Sometimes it takes a friend coming over for a visit for me to step out of my routine. The barn and the garden are full of to do lists and I ricochet between them for three full seasons until the garden quiets and the barn gets my full attention.
“Let’s go for a hike at your place.” she said. A hike? We have trails that have been a bit neglected. A tree is down across the main access to the forest. The small chainsaw I bought in secret and am shy to use by myself is no match for its size or number of branches. We limboed beneath part of it and over others.
The first part of the path from my house and past the bee hives is gentle. You can walk and talk without taking a moment to care where you place your feet. But after the fallen tree jungle gym, the trail is more rugged. At first uphill in a ferny promenade. You pant even if you are in shape.
And then you emerge on to what was once an airstrip. Looking at it now it’s hard to believe. Even at its widest you can barely imagine landing a paper airplane here. But the WWII pilot had his dreams too, when he built it, shaped it at the top of the mountain. It is now grown over with Poplars and Beech trees, pines that could be a version of Charlie Brown’s Christmas tree if they tried a little harder. It’s a straight trail ending at a stone wall you can barely see.
From there a hairpin turn through tall reeds down a hill where all the unevenness is obscured by green. Clumps and groves and stands of trees and shrubs — some of them wild raspberries and blueberries — assert themselves here. And when you choose a turn between them you abandon this wannabe forest for a meadow.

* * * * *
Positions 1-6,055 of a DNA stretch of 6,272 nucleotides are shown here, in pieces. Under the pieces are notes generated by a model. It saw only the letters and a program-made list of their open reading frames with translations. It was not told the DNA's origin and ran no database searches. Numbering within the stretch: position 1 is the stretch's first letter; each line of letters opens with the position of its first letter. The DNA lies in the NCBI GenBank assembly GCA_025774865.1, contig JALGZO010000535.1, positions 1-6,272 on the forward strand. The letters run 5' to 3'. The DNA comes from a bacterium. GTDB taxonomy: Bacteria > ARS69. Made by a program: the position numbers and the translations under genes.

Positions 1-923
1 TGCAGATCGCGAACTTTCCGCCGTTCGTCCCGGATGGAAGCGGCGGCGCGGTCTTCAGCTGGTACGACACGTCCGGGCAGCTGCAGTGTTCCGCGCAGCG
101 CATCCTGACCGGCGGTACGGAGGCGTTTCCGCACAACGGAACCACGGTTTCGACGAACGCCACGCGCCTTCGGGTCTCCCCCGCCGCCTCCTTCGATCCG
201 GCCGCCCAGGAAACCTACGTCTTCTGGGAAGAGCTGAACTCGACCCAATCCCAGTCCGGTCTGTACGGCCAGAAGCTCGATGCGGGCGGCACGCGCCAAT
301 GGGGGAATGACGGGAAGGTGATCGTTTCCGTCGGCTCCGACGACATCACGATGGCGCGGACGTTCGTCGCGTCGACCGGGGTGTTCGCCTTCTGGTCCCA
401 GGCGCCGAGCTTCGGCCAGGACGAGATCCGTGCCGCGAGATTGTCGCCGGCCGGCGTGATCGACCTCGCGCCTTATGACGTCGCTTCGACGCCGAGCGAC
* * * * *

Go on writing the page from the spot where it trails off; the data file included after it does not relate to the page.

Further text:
From the house, you can see this meadow, the small herds of white-tailed deer crisscrossing. Sometimes a Black Bear parks itself here too. But what is completely invisible from the house and even from 20 paces are the tiny intertwined wildflowers. With wheat-like tasseled cousins, they blow in the wind bending effortlessly. Dancing. Common buttercups shine upward toward your chin, leggy dandelions tower over their basic yard siblings, and more. Orange fire-spark thready flowers. Thistly lavender colored faces. Deep purple paintbrushes. And daisies. Singles and crowds.
The only way to know these flowers is to leave the barn behind. To be in the middle of them, bending in the wind as best you can. Photographs fail to report them properly, much like a full moon. It is only truly magical when you spend time with them together basking in their rays.
A note about this Substack, in case you are wondering why it’s here and how whatever it is I am doing fits (loosely) together:
Some people, like you, prefer to read stories about the Accidental Farm. This is where they will be for now. They used to be on a blog on my website, but meh. I have also shared them on Instagram. But now, also meh. I am moving them here. Just words.
I will continue to share photos and videos on Instagram from time to time if you need pictures to go with your words.
I also share stories on two podcasts:
The Accidental Farm Podcast is 5-minutes a day when it’s in season. The first season has 100 episodes. You will hear about Carl there and other furry and feathered characters too. Another season is coming, soon.
The Talk Farm to Me podcast is a longer, interview-based podcast where I share stories from serious farmers about their work and their lives with insights you can’t glean from chatting with them at the farmer’s market.
With all of these stories, I invite you to be “for farmers” in your daily actions, your hearts and am working toward building a community of US to show how we are for THEM in a way that makes them feel seen, heard and appreciated. More on this soon.
And a confession. I have a manifesto. It might tie all this together for you, or for me. For now it does. xo